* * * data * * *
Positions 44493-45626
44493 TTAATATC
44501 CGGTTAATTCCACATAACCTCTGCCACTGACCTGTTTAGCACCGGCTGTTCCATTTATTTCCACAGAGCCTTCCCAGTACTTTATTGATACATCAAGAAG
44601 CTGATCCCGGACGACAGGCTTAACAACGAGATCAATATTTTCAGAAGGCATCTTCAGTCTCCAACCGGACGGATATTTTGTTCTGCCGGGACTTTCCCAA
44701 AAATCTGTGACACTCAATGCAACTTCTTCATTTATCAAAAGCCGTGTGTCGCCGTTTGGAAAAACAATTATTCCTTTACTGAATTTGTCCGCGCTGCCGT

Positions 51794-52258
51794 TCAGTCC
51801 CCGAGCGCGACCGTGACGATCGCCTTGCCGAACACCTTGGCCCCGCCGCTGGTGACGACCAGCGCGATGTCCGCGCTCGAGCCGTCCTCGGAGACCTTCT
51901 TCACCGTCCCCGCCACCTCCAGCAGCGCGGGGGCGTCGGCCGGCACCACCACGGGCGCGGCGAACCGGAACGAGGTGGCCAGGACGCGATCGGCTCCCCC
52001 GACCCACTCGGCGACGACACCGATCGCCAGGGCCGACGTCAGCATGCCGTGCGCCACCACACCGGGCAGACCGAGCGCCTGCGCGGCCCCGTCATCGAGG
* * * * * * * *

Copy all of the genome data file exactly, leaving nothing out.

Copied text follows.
Positions 44493-45626
44493 TTAATATC
44501 CGGTTAATTCCACATAACCTCTGCCACTGACCTGTTTAGCACCGGCTGTTCCATTTATTTCCACAGAGCCTTCCCAGTACTTTATTGATACATCAAGAAG
44601 CTGATCCCGGACGACAGGCTTAACAACGAGATCAATATTTTCAGAAGGCATCTTCAGTCTCCAACCGGACGGATATTTTGTTCTGCCGGGACTTTCCCAA
44701 AAATCTGTGACACTCAATGCAACTTCTTCATTTATCAAAAGCCGTGTGTCGCCGTTTGGAAAAACAATTATTCCTTTACTGAATTTGTCCGCGCTGCCGT

Positions 51794-52258
51794 TCAGTCC
51801 CCGAGCGCGACCGTGACGATCGCCTTGCCGAACACCTTGGCCCCGCCGCTGGTGACGACCAGCGCGATGTCCGCGCTCGAGCCGTCCTCGGAGACCTTCT
51901 TCACCGTCCCCGCCACCTCCAGCAGCGCGGGGGCGTCGGCCGGCACCACCACGGGCGCGGCGAACCGGAACGAGGTGGCCAGGACGCGATCGGCTCCCCC
52001 GACCCACTCGGCGACGACACCGATCGCCAGGGCCGACGTCAGCATGCCGTGCGCCACCACACCGGGCAGACCGAGCGCCTGCGCGGCCCCGTCATCGAGG